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Cross-Sectoral Variation in Firm-Level Idiosyncratic Risk

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  • CASTRO, Rui
  • CLEMENTI, Gian Luca
  • LEE, Yoonsoo

Abstract

We estimate firm–level idiosyncratic risk in the U.S. manufacturing sector. Our proxy for risk is the volatility of the portion of growth in sales or TFP which is not explained by either industry– or economy–wide factors, or firm characteristics systematically associated with growth itself. We find that idiosyncratic risk accounts for about 90% of the overall uncertainty faced by firms. The extent of cross–sectoral variation in idiosyncratic risk is remarkable. Firms in the most volatile sector are subject to at least three times as much uncertainty as firms in the least volatile. Our evidence indicates that idiosyncratic risk is higher in industries where the extent of creative destruction is likely to be greater.

Suggested Citation

  • CASTRO, Rui & CLEMENTI, Gian Luca & LEE, Yoonsoo, 2010. "Cross-Sectoral Variation in Firm-Level Idiosyncratic Risk," Cahiers de recherche 15-2010, Centre interuniversitaire de recherche en économie quantitative, CIREQ.
  • Handle: RePEc:mtl:montec:15-2010
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    Citations

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    Cited by:

    1. Julian di Giovanni & Andrei A. Levchenko & Isabelle Mejean, 2014. "Firms, Destinations, and Aggregate Fluctuations," Econometrica, Econometric Society, vol. 82(4), pages 1303-1340, July.
    2. Ryan A. Decker & Pablo N. D'Erasmo & Hernan Moscoso Boedo, 2016. "Market Exposure and Endogenous Firm Volatility over the Business Cycle," American Economic Journal: Macroeconomics, American Economic Association, vol. 8(1), pages 148-198, January.
    3. Kevin Donovan, 2011. "Risk, Farm Ownership, and International Productivity Differences," 2011 Meeting Papers 1088, Society for Economic Dynamics.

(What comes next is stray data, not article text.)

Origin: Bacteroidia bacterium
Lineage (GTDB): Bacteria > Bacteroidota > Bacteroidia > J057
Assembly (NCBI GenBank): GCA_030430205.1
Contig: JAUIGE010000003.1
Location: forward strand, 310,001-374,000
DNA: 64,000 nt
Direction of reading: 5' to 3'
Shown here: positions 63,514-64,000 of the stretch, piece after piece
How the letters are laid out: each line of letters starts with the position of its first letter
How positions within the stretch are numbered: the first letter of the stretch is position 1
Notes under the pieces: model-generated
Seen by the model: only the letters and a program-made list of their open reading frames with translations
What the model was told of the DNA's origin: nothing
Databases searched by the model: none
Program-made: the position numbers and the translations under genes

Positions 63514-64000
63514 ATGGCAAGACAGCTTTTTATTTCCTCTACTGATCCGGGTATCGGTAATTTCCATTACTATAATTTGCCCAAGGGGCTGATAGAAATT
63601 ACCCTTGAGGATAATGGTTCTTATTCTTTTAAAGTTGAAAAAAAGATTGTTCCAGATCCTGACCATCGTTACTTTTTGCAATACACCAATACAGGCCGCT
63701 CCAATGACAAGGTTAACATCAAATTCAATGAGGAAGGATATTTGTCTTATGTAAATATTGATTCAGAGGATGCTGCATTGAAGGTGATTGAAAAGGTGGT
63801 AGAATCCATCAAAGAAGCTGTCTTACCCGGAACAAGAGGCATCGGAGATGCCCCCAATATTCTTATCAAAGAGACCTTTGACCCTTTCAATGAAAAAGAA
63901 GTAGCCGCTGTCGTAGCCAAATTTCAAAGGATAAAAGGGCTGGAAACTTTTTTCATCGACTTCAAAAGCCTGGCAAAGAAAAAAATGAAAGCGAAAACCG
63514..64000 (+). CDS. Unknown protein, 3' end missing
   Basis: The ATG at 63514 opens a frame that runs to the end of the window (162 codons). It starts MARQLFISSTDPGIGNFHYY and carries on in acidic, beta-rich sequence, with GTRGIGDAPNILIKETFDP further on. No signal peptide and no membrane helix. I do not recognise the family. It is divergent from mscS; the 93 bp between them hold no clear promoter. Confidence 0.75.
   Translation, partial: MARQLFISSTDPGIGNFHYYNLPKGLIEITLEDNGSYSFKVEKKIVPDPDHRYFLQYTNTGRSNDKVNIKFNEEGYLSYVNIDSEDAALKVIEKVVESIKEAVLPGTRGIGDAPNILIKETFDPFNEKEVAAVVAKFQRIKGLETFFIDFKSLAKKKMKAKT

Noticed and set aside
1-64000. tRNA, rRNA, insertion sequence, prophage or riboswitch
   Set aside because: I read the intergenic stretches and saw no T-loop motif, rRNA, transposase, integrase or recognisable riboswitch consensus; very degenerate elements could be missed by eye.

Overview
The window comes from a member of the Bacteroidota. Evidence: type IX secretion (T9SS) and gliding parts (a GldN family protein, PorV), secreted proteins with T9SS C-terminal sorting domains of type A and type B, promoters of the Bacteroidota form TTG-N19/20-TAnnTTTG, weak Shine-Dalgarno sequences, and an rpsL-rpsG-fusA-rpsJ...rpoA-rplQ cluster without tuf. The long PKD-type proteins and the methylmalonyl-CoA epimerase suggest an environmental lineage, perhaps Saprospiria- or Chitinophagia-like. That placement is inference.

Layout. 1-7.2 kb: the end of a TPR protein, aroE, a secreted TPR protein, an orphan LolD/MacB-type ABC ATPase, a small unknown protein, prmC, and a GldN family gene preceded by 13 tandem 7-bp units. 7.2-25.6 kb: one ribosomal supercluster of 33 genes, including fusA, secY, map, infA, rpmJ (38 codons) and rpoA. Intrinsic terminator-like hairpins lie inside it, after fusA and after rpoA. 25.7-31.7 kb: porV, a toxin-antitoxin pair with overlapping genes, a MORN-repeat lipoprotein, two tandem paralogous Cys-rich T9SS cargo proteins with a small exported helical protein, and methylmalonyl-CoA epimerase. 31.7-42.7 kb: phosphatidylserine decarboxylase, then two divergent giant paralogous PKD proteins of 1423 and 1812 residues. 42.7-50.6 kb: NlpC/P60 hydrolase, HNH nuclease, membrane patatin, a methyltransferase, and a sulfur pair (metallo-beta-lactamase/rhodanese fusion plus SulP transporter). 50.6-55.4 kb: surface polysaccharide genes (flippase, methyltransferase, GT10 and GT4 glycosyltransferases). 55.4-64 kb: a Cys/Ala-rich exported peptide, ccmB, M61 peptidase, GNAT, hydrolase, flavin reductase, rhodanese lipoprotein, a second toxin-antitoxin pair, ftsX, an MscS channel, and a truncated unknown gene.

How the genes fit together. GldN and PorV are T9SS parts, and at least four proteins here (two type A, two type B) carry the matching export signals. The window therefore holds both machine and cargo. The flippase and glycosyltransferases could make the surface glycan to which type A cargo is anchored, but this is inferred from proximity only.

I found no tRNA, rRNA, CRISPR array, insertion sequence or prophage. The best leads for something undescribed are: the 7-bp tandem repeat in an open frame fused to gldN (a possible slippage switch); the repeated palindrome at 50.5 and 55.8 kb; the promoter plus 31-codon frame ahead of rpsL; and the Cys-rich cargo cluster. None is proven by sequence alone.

4. Hassan, Tarek & Hollander, Stephan & Tahoun, Ahmed & van Lent, Laurence, 2017. "Firm-level political risk: Measurement and effects," CEPR Discussion Papers 12436, C.E.P.R. Discussion Papers.
    5. Markus Poschke & Alain Gabler, 2011. "Growth through Experimentation," 2011 Meeting Papers 643, Society for Economic Dynamics.
    6. Basile Grassi & Vasco Carvalho, 2015. "Firm Dynamics and the Granular Hypothesis," 2015 Meeting Papers 617, Society for Economic Dynamics.
    7. Matthias Kehrig, 2011. "The Cyclicality of Productivity Dispersion," Working Papers 11-15, Center for Economic Studies, U.S. Census Bureau.
    8. Emmanuel De Veirman & Andrew T. Levin, 2011. "Cyclical Changes in Firm Volatility," CAMA Working Papers 2011-29, Centre for Applied Macroeconomic Analysis, Crawford School of Public Policy, The Australian National University.
    9. Pablo N D’Erasmo & Hernan J Moscoso-Boedo, 2011. "Intangibles and Endogenous Firm Volatility over the Business Cycle," Virginia Economics Online Papers 400, University of Virginia, Department of Economics.
    10. Hernan Moscoso Boedo & Pablo D'Erasmo, 2011. "Entrepreneurship and Endogenous Volatility," 2011 Meeting Papers 901, Society for Economic Dynamics.
    11. Alain Gabler & Markus Poschke, 2013. "Experimentation by Firms, Distortions, and Aggregate Productivity," Review of Economic Dynamics, Elsevier for the Society for Economic Dynamics, vol. 16(1), pages 26-38, January.
    12. Kaiji Chen & Tao Zha, 2015. "Lending Efficiency Shocks," Emory Economics 1505, Department of Economics, Emory University (Atlanta).

    More about this item

    Keywords

    Schumpeterian Competition; Creative Destruction; Product Turnover; R&D Intensity; Investment–Specific Technological Change;

    JEL classification:

    • D24 - Microeconomics - - Production and Organizations - - - Production; Cost; Capital; Capital, Total Factor, and Multifactor Productivity; Capacity
    • L16 - Industrial Organization - - Market Structure, Firm Strategy, and Market Performance - - - Industrial Organization and Macroeconomics; Macroeconomic Industrial Structure
    • L60 - Industrial Organization - - Industry Studies: Manufacturing - - - General
    • O30 - Economic Development, Innovation, Technological Change, and Growth - - Innovation; Research and Development; Technological Change; Intellectual Property Rights - - - General
    • O31 - Economic Development, Innovation, Technological Change, and Growth - - Innovation; Research and Development; Technological Change; Intellectual Property Rights - - - Innovation and Invention: Processes and Incentives

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